Maryland man Mohamed Elshinawy has been arrested for allegedly receiving about $9,000 from ISIS. The arrest of the 30-year-old man has prompted even more concerns about an Islamic State terror attack on American soil. Elshinawy accepted a series of payments in relatively small amounts from spring through early summer, federal investigators maintain.
Mohamed Elshinawy faces multiple terrorism-related charges that carry a maximum prison sentence of 30 years. Although the Feds have not yet found evidence that the Edgewood, Maryland, man was plotting a specific ISIS attack, the investigation into the receipt of nearly $9,000 from the Islamic State is ongoing.
— Intl. Business Times (@IBTimes) December 14, 2015
Terrorism and national security remain at the forefront of the political debate among presidential hopefuls. The ISIS terror attacks in Paris are believed to have involved at least one militant posing as a Syrian refugee to get into the country. The San Bernardino terror attack involved an immigrant from Pakistan who entered American on a K-1 fiance visa despite making Islamist extremist comments in support of ISIS and jihad on social media.
Donald Trump’s controversial statements about temporarily banning all non-American Muslims from entering the United States until elected officials could get a firm grip on the vetting process and ISIS threats were predicted to sink his campaign. Instead, his poll numbers increased and solidified his position as the GOP frontrunner for at least a little while longer. The CNN Republican presidential debate this evening, the last such meeting of the candidates this year, will likely focus on the politicians’ foreign policy views as they relate to enhancing national security to stop ISIS terror attacks in the United States and the possible threats posed by refugees and immigrants who are allowed into the country under the current vetting system.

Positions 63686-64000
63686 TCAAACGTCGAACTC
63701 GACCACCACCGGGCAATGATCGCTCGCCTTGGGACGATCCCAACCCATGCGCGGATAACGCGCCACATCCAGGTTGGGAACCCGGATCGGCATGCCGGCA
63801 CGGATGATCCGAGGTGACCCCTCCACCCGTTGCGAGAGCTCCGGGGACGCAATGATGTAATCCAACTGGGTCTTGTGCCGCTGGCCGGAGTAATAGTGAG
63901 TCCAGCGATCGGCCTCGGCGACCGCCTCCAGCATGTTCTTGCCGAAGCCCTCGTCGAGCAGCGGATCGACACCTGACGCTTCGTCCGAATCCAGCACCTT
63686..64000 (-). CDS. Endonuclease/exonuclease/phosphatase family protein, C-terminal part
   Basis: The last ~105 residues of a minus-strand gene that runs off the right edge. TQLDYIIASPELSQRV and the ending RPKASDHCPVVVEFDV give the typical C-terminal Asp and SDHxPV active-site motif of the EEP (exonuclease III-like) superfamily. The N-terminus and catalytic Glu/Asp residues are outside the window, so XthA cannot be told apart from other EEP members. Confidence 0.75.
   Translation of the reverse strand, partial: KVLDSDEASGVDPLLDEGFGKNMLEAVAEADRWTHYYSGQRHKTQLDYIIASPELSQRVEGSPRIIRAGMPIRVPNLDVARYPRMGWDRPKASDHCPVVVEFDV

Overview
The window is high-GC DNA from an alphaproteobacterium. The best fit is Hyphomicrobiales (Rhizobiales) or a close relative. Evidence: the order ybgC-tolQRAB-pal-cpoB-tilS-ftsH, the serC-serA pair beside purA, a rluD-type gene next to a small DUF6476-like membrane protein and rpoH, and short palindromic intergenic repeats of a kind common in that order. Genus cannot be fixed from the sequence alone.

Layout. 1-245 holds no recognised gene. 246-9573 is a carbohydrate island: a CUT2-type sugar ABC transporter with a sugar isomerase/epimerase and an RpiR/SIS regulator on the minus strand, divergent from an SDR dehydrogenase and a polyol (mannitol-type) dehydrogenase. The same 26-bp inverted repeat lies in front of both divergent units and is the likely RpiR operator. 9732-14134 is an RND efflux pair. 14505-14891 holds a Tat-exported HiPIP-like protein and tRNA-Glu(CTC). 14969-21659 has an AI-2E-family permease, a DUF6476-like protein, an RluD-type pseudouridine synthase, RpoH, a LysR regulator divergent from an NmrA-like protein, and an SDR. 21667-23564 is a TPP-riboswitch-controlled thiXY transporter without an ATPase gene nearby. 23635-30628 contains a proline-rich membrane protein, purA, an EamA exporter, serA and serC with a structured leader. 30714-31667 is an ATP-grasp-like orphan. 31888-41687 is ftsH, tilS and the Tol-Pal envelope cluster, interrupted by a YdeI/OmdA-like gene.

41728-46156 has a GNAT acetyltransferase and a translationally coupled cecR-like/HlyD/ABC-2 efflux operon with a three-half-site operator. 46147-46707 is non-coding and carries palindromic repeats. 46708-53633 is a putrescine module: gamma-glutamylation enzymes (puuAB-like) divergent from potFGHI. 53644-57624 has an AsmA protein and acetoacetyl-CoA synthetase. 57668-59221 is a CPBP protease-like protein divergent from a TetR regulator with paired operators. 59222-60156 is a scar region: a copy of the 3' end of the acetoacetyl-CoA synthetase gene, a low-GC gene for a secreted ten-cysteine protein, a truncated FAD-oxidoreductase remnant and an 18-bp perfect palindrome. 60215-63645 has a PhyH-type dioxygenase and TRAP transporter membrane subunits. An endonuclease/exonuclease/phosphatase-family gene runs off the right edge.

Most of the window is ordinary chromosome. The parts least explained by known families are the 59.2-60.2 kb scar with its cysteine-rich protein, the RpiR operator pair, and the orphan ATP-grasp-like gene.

Mohamed Elshinawy received the money from ISIS supporters in Syria and Egypt via Western Union and PayPal transfers, according to an MSN reports. The payments from the Islamic State to the Maryland man were allegedly labeled as “operational purposes.”
— Slate (@Slate) December 15, 2015
A $1,000 payment linked to an ISIS supporter in Egypt was sent to Elshinawy in June, according to court documents. When the Maryland man was questioned by FBI agents about the money transfer in July, the terrorism suspect reportedly gave the investigators false information about the source of the funds. He ultimately admitted that the Egyptian sender was an Islamic State “operative,” according to prosecutors trying the case.
— ZeroCensorship (@ZeroCensorship) December 15, 2015
The Maryland man reportedly stated that he had dreams about ISIS almost every night. The indictment filed in the case also said Elshinawy told federal agents that he saw an opportunity to take money from “thieves” and felt the FBI should be rewarding him for what he had done, according to details about the arrest posted on the Department of Justice website.
“Mohamed Elshinawy received money he believed was provided by ISIL in order to conduct an attack on U.S. soil. When confronted by the FBI, he lied in order to conceal his support for ISIL and the steps he took to provide material support to the deadly foreign terrorist organization,” Assistant Attorney General John Carlin said.
Elshinawy’s Paypal records and the Western Union transactions allegedly revealed that he garnered a total of $8,700 from ISIS contacts in the Middle East. The accused reportedly told FBI agents that he attempted to disguise his scheme to extract money from ISIS as part of an eBay printer-selling business. The Maryland man claims that he never intended to move forward with any terror attacks plans. He further maintains that he was only trying to pull one over on the Islamic State supporters and get money to use for other needs.
Court records also indicate that the Maryland man who received about $9,000 from ISIS pledged his allegiance to the Islamic State earlier this year and then asked a childhood pal to pass on his loyalty vow to Islamic State leaders.
Mohamed Elshinawy has been assigned a federal public defender to represent him on the multiple terrorism-related charges levied against him. Joseph Balter, the assigned attorney, told the media that the case is still in its early stages, and he hopes that the American public will “withhold judgment” on his client until the “process is allowed to play out.”
According to court records, Elshinawy allegedly pledged his allegiance to the Islamic State in February and had asked his contact in Egypt — a childhood friend — to deliver his message of loyalty to the terror group.
“Elshinawy also stated that his soul was over there with the jihadists and that every time he saw the news (of ISIL’s activities), he smiled,” according to court documents.
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